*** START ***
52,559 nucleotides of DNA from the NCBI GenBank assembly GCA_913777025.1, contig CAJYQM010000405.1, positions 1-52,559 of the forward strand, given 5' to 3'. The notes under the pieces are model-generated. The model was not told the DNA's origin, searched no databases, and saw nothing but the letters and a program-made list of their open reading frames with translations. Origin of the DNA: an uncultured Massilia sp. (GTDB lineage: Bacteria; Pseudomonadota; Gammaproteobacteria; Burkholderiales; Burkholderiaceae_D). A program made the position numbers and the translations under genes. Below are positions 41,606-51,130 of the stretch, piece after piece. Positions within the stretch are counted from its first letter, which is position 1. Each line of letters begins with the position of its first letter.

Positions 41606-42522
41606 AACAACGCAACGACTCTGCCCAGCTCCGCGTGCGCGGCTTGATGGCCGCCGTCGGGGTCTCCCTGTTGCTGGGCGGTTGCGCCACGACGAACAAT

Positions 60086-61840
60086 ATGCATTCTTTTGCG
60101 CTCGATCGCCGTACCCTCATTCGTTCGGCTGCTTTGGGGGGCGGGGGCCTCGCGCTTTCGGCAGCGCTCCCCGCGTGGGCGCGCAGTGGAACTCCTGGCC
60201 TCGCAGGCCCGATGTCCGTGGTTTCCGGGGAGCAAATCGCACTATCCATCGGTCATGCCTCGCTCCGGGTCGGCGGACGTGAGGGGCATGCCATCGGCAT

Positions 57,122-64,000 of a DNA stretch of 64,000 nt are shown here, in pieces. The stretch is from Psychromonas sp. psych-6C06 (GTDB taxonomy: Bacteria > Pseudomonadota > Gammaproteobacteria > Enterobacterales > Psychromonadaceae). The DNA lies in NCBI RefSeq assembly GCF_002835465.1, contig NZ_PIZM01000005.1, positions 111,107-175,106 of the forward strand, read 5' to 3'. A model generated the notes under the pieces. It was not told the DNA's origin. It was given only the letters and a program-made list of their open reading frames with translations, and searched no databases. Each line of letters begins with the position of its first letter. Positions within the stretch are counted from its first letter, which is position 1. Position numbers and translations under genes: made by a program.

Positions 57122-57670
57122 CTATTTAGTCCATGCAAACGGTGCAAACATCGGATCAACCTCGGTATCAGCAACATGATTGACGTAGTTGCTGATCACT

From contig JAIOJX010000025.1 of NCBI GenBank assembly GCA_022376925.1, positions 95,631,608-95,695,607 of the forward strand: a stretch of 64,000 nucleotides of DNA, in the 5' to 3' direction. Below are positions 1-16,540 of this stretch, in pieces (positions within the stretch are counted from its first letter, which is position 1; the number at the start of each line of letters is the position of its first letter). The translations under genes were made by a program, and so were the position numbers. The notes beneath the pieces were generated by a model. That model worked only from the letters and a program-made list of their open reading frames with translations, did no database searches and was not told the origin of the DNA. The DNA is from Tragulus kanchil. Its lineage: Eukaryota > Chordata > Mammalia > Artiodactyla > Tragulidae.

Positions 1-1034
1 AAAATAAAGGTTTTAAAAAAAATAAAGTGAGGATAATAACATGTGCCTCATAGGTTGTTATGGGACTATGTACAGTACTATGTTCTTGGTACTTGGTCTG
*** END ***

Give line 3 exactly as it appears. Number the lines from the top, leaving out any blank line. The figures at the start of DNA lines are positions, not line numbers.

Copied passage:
41606 AACAACGCAACGACTCTGCCCAGCTCCGCGTGCGCGGCTTGATGGCCGCCGTCGGGGTCTCCCTGTTGCTGGGCGGTTGCGCCACGACGAACAAT